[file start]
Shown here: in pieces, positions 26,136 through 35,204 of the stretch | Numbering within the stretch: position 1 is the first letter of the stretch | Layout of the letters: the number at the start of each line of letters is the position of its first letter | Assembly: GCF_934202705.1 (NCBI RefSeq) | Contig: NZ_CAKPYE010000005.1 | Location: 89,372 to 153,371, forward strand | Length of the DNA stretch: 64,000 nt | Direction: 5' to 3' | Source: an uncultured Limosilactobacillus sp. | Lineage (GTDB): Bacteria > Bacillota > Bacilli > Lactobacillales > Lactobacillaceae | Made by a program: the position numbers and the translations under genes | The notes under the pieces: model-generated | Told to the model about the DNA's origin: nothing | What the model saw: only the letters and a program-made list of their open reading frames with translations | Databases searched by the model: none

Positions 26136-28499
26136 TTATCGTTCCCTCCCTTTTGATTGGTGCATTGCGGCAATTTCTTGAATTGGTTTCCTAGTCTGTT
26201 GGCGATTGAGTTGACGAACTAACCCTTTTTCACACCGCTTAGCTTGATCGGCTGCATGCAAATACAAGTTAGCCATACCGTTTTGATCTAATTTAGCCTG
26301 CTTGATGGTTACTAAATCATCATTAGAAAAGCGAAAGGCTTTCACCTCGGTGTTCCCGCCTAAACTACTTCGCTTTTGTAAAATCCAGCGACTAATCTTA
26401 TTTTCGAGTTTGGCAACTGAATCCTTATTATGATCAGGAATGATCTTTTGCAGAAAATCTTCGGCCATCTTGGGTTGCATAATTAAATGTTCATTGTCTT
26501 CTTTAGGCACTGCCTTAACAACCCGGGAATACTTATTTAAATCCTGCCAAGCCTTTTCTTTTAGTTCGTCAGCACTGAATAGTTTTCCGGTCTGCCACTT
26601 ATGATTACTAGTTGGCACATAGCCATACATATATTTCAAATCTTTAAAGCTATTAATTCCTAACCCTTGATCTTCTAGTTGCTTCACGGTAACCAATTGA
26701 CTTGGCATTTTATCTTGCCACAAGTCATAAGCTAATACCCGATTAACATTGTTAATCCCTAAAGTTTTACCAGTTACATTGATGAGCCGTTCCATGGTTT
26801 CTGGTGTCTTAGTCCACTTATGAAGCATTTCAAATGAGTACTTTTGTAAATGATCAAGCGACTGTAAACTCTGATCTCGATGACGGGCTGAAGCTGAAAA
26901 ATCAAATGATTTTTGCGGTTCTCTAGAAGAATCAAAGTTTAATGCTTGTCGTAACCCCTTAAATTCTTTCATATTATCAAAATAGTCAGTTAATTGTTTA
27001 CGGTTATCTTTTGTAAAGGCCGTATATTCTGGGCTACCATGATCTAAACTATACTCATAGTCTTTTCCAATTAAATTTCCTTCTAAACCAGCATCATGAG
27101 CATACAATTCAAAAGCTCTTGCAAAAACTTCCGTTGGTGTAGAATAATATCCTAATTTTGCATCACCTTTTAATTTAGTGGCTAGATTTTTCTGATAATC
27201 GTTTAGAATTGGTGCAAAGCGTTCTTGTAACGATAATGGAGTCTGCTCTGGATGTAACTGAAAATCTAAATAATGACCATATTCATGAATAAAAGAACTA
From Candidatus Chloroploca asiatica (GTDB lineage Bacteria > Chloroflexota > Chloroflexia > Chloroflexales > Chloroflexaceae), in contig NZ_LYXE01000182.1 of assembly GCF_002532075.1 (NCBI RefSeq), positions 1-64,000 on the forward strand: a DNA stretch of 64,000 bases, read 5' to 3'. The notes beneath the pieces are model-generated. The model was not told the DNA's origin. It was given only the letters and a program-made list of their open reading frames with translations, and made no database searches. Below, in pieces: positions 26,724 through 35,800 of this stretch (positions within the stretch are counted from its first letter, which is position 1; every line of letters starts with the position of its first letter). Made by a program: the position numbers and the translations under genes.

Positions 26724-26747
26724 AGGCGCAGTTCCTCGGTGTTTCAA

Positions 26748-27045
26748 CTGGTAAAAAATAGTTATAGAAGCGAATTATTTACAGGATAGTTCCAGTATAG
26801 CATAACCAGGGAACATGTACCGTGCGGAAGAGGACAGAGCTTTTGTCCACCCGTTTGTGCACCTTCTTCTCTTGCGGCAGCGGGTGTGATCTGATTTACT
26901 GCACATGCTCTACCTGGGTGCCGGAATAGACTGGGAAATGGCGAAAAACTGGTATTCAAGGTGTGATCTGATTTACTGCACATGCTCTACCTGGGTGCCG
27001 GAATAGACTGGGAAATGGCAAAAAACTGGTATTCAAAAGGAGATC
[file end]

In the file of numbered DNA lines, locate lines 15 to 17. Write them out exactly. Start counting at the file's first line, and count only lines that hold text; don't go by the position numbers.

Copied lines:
From Candidatus Chloroploca asiatica (GTDB lineage Bacteria > Chloroflexota > Chloroflexia > Chloroflexales > Chloroflexaceae), in contig NZ_LYXE01000182.1 of assembly GCF_002532075.1 (NCBI RefSeq), positions 1-64,000 on the forward strand: a DNA stretch of 64,000 bases, read 5' to 3'. The notes beneath the pieces are model-generated. The model was not told the DNA's origin. It was given only the letters and a program-made list of their open reading frames with translations, and made no database searches. Below, in pieces: positions 26,724 through 35,800 of this stretch (positions within the stretch are counted from its first letter, which is position 1; every line of letters starts with the position of its first letter). Made by a program: the position numbers and the translations under genes.

Positions 26724-26747
26724 AGGCGCAGTTCCTCGGTGTTTCAA